R. 'Shilsonii' is the cross between R. barbatum and R. thomsonii. Both these species are early flowering, are small trees, are hardy, and are red. The hybrid is not outstanding but is not out of place in a garden. When crossed with R. arboreum the result was the utterly magnificent early flowering R. 'Cornubia', a plant which should be in every garden where there are no frosts after February. With two hardy parents it is possible that we up here could winter it, but not until this year did a local gardener have the courage to try one. It takes a number of years to start flowering-a characteristic of all these Modern Hybrids, the habit is upright and open, the foliage is excellent and the flowers are intense scarlet in big trusses.
        What hardy hybrid can compare with R. 'Barclayi'? This is probably the ultimate of perfection. Perfect habit, upright and open and tree-like, but never untidy. The flowers are in immense un-crowded flat trusses-as are both the species R. thomsonii and R. griffithianum, and can vary from crimson to scarlet to blood-red-showing the influence of R. thomsonii and R. arboreum, depending on the variety. The foliage is rounded and blue green-again the R. thomsonii, and is in perfect proportion to the huge truss. It is early flowering, mid-April usually finds it out, and with R. arboreum and R. griffithianum as parents it is too tender for us. In Eugene it is magnificent, further north it just exists, a shadow of the glorious plant it can be.
        Naturally it was used as a parent and with one exception none of the progeny equal it. That one is R. 'Kiev' the cross with R. elliottii. This may in time, when big plants have had time to develop outrival its parent. The flowers are slightly larger and slightly darker, made more so by the distinct dark spotting in the nectaries. The truss of 8 flowers is sufficient and as with all R. elliottii hybrids the foliage is excellent. Another cross is R. 'Laura Aberconway' but this in comparison is a poor thing with untidy habit and less showy flowers. At least we can grow it in Vancouver.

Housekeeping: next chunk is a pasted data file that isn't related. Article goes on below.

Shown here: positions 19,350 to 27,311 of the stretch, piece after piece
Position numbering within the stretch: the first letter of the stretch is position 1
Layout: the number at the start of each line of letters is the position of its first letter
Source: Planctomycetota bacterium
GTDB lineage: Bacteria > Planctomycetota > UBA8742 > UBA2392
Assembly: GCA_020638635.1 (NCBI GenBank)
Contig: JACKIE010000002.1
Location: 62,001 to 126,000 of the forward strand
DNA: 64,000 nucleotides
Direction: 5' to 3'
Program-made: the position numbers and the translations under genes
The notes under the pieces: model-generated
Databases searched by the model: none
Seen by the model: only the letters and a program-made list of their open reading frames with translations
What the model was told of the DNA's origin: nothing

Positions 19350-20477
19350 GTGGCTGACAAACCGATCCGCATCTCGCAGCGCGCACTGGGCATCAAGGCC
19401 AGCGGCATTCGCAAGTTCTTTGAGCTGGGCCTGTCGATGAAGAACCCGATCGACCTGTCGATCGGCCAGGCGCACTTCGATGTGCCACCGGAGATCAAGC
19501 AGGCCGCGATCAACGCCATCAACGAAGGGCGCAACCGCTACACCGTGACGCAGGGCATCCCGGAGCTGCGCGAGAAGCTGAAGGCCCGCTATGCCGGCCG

All these have been criticized as being woodland plants growing well only where they can get broken shade such as is given in the California fog belt. This is the reputation they got by being developed in gardens with just those conditions. Time has shown that they grow as well in the small garden as on the big estate. Even the color of the hardy hybrids will fade fast if they are in full sun. R. 'Mary Jean' for example opens an excellent color but it lasts only a day or two unless in the shade.
        If it had not been for the interest the British amateur had in plants of all kinds it is very likely that none of the new rhododendron species would ever have been found. If it had been left to the Dutch nurserymen it is quite certain we would never have seen them. The fact that most of the hybrids they raised from those new species are pure junk is natural but given time more excellent ones will appear-ones that we can grow in Vancouver without having to worry about earliness or hardiness. In the meantime we will go on envying those in California who can grow anything if they have the eyes to see that a flower to be beautiful does not have to be blatant.


Volume 14, Number 3
July 1960

DLA Ejournal Home | QBARS Home | Table of Contents for this issue | Search JARS and other ejournals